The Mask can attack by using the sliding move, punching with his oversized red boxing gloves, and smashing things with the mallet (including cracked floors to get to certain areas), which comes in handy against those noisy, bouncing alarm clocks that you just want to smash into tiny little pieces! There are various special attacks you can do, too, which are actually used by The Mask in the film, such as the small horn that lets out a mighty “Ahoogah!” strong enough to push back enemies that are unlucky enough to be in its path. You can also have an unlikely amount of guns in each hand that The Mask will fire to cause damage to every enemy onscreen. Oh, and he can also turn into a cyclone just like the Looney Tunes character Taz aka The Tasmanian Devil (you remember him, right?). These special attacks will use up a portion of “Mask Points” that you collect throughout each level. These will gradually pile up, but if you’re running low, they won’t necessarily allow you to do the stronger special attacks, but will allow you to do the low-level ones at the very least. Other things you can do as The Mask include the amusingly exaggerated sneaking move, which comes in handy in the first level against those disgruntled sleepers I mentioned earlier. He can also perform a speed-dash by holding the L and R buttons at the same time while you move, but keep in mind that this does use those aforementioned Mask Points.
The game has a great soundtrack which is energetic, which certainly suits the fast-paced gameplay. Sometimes, you just want to pause the game and listen to the music! To accompany the cartoonish visuals, the sound effects also go in that direction. When you do the sliding move, there’s a whoosing sound, and when you sneak, you can hear creaking noises, no matter what surface you’re walking or running on. The sound of landing punches on enemies is also quite satisfying, and well, the SFX packs quite a punch! There’s also some voice samples in this, too – after defeating an end of level boss, The Mask will say “Sssssmokin!”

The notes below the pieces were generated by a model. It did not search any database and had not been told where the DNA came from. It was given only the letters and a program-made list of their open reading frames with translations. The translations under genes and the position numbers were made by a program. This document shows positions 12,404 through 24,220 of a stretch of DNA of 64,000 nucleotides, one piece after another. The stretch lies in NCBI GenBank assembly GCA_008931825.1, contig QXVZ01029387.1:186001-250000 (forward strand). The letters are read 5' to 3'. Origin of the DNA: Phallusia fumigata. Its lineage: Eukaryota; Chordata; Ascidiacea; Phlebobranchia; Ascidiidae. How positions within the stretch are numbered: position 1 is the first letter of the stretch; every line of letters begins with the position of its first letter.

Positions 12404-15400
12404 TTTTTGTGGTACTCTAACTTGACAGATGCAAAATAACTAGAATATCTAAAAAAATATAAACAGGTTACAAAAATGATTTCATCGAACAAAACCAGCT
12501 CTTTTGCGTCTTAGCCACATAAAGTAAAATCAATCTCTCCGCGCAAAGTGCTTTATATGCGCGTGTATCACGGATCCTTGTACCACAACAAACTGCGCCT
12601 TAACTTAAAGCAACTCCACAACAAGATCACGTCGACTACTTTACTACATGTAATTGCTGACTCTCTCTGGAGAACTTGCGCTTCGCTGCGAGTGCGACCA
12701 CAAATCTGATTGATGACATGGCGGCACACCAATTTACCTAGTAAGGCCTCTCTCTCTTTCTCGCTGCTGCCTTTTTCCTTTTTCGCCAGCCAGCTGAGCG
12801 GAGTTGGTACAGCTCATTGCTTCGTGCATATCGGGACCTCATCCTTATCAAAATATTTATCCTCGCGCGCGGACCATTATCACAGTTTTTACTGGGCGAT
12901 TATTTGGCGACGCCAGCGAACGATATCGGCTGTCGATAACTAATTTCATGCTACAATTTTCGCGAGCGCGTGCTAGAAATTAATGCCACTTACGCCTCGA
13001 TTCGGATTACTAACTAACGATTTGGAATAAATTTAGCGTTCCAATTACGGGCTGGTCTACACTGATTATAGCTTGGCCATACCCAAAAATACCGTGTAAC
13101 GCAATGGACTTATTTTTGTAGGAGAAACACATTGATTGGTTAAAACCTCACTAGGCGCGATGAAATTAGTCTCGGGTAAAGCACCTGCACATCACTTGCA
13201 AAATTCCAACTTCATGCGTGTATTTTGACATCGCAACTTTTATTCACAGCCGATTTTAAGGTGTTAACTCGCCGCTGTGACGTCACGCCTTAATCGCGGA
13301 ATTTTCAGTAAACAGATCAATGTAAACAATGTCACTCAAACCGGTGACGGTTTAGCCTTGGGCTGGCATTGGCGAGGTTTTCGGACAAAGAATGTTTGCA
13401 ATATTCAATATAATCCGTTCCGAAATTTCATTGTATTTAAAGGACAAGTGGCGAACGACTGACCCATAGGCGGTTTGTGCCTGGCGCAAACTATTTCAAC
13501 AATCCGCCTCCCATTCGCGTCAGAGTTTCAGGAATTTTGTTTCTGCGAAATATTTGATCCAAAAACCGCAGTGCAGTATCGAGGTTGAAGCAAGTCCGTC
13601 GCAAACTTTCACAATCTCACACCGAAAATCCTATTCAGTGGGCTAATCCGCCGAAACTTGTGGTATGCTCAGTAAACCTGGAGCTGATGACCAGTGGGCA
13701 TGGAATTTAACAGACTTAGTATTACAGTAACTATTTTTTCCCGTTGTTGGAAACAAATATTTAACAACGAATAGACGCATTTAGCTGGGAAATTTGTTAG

In the film, The Mask wears his wide-brimmed yellow hat quite a lot, but in the game, the developers decided to keep it off his head, and the hat is actually represented by checkpoints. Something which definitely wasn’t in the film, but is in the game, is the fact that there’s more than one Loki mask – the final level boss, Tyrell, also has one, and so too does Stanley’s dog Milo, who will give you 500 Energy and 500 Mask Points if you collect him. But hey, this a bizarre – in a good way – game and any differences from the source can be forgiven. The whole package from the audio to the visuals is very Looney Tunes, which is, of course, extremely fitting. You will not only have fun playing but will most likely be laughing as well, because it is definitely a very funny game, just like the movie itself. If there is one frustration I could point-out, it is when you are up against an end of level boss who makes you lose all of your health, forcing you to start back at your last checkpoint. Hey, at least you don’t have to start all the way back at the beginning, well, as long as you’ve collected a checkpoint that is! Regardless, this is a game I’d recommend playing to anyone who possesses a fondness for the movie or comic book series.
- The beta version of The Mask played more like a beat ‘em up rather than a side-scrolling action game. Damage in the beta version came in a series of expressions; similar to the various faces used in the 1993 first-person shooter Doom. Different backgrounds were placed in the incomplete version that were scrapped in the retail version. Violent-looking attacks like a projectile-firing gun and a karate-style low kick were deleted from the final version.
- A version of the game was also in development for the Mega Drive but was cancelled.
- In one speedrun of the game, designer Matt Harmon said that a carnival-themed level was scrapped from the game. In the stage select screen, there exists an unused level called “Wild Ride”, and it is possible that this is that level.